You are aware of this challenge. I asked James of Isaiah 53 to answer either here or on his blog, and out of kindness he dug out an old post he had done which answers this particular challenge. As I told Peter separately on another blog, his post doesn’t answer my question. I will quote a comment from the post, my comments will be in red.
Skeptic: “You know your Bible contains scores of verses that mention slavery. But nowhere does it ever condemn the practice, per se.”
Believer: I agree.
Skeptic: “Well, why not? If the Bible is the word of God, why wouldn’t it condemn such evil?”
Believer: In a sin-fallen world, the battles we fight have to be chosen carefully. The same thing goes for the manner in which those battles are going to be fought. If the world is fallen, who made it thus? Why has an all loving god let the situation continue in this way? It would be useless to claim that A& E are responsible for how things have turned out. An infinite god had no business creating a world with fallen creatures or creatures with capacity for failure.
Believer: The Bible was never designed to serve as a manifesto on controversial political issues. It is rather primarily the story of how God, over time, has worked His sovereign will in this universe, and is still able to do so, through the hearts and minds and lives of those who trust Him. If the bible and the world are anything to go by, god has been a big failure. The people who believe in god are not any wiser, don’t fare any better than non believers, they still suffer anxiety, failure, disease and worse, they even fear they may go to hell! The apologist has rationalized the bible to be a scheme of how god is saving the world. I don’t think the bible says so about itself. And if we allowed the claim to be true, the bible is about a chosen family, a chosen tribe, a chosen nation, not a sovereign of the whole universe. How does the believer, a non Jew pretend to say it talks about his family?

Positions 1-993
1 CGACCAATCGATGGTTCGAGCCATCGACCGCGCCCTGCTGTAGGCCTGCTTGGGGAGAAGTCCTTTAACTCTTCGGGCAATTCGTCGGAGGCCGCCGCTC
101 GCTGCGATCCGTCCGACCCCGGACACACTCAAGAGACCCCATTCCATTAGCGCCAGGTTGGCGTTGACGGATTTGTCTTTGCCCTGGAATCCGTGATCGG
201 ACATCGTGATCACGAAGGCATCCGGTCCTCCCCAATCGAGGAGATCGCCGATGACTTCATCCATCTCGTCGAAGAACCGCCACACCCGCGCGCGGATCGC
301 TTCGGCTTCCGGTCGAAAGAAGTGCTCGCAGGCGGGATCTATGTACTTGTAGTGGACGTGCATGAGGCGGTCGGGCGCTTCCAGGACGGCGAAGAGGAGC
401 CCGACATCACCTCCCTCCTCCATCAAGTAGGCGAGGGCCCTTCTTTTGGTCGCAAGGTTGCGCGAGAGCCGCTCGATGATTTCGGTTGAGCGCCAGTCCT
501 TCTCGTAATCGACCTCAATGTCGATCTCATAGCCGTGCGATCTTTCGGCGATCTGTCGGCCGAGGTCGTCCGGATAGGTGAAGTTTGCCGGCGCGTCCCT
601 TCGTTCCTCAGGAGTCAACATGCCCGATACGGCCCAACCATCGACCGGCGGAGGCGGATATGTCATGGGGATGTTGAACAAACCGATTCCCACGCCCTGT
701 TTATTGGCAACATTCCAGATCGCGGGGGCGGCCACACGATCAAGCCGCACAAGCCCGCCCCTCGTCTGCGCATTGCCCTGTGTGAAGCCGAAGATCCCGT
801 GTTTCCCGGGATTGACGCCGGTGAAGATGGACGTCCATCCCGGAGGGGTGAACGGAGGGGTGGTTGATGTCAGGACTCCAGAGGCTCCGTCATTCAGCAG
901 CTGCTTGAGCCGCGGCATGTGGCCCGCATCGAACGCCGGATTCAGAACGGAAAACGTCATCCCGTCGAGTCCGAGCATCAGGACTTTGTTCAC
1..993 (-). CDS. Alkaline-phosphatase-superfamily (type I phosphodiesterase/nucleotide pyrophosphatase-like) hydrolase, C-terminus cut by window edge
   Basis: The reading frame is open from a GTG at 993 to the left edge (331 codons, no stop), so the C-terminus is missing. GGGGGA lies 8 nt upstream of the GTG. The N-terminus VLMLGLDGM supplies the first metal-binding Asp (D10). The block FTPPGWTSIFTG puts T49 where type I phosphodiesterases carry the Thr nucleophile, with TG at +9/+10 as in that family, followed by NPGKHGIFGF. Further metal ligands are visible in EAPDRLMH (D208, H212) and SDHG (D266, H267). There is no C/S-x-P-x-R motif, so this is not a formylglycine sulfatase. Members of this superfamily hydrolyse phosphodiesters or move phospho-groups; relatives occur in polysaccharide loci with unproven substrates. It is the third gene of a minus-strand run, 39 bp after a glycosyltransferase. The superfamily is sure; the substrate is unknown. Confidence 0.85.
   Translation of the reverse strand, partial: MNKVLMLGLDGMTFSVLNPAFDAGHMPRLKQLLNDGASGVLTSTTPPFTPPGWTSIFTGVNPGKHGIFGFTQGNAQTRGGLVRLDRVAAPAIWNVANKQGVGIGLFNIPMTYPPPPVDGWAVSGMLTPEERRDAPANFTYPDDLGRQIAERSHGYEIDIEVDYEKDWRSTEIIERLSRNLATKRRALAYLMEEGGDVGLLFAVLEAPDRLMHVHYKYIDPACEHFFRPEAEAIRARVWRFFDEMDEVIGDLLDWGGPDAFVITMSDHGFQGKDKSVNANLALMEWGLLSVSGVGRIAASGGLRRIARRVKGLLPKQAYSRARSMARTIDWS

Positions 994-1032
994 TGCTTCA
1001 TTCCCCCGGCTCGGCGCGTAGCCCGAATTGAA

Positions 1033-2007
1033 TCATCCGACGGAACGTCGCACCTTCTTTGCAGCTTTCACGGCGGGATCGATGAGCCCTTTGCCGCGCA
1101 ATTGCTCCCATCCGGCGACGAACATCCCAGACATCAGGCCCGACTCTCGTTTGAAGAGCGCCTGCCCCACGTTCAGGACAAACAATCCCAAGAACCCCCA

Skeptic: “But slavery isn’t just a political issue. It’s a moral issue. Isn’t the Christian Bible supposed to be a moral guide?”
Believer: Of course. But as a rule, the best way to change moral behavior is to transform moral views. And guess what. Beginning in the second century, many masters, upon converting to Christ, began to release their slaves. Slavery was abolished in Great Britain after people began being converted to Christ under the preaching of John Wesley and George Whitefield. To claim that many masters released their slaves doesn’t help the bible story. They did this despite of the bible. The text is there in the bible. The same argument would equally apply against witch hunts. The text is still there in the bible but nobody, at least, that we know of, is burning witches anymore.
Skeptic: “But why doesn’t the Bible just come right out and condemn slavery in so many words?”
Believer: Did you know that in the Old Testament, slaves were often prisoners of war? The Law of Moses in fact served to regulate the care of slaves by their Hebrews masters, i.e. Exodus 21:20 and 26, Leviticus 25:40. Consequently, Israel never captured and sold humans as did the Phoenicians and Philistines. How does this improve the moral status of the bible? It’s well to have slaves, if they are prisoners of war! What blasphemy against an all wise god. Does the good god condemn war then? Is there anywhere the good god says don’t go to war, it may make slaves of your fellows?
Skeptic: “But what about in New Testament times? Why didn’t Jesus, as a moral authority, speak out boldly against slavery?”
Believer: “Well, numerous New Testament texts, such as Colossians 4:1, Galatians 3:28, and the Book of Philemon, make the case for the inherent spiritual worth of slaves, which effectively laid a base for deep down authentic change in social practice, over time. God’s way is often to work from within, dealing primarily with the spiritual component. Jesus was typically apolitical. Otherwise, encouraging direct confrontation over such a hot button social issue may have fomented revolution, providing Rome with a political excuse for persecuting Christians.”Maybe they were just spiritual slaves. Maybe there really were no slaves in the bible. It was all a metaphor for the spirit and this is why god doesn’t say anything against. How sick are these people?
Skeptic: “Well for me, slavery is slavery. It’s wrong, it’s immoral, and the Bible should be against it.”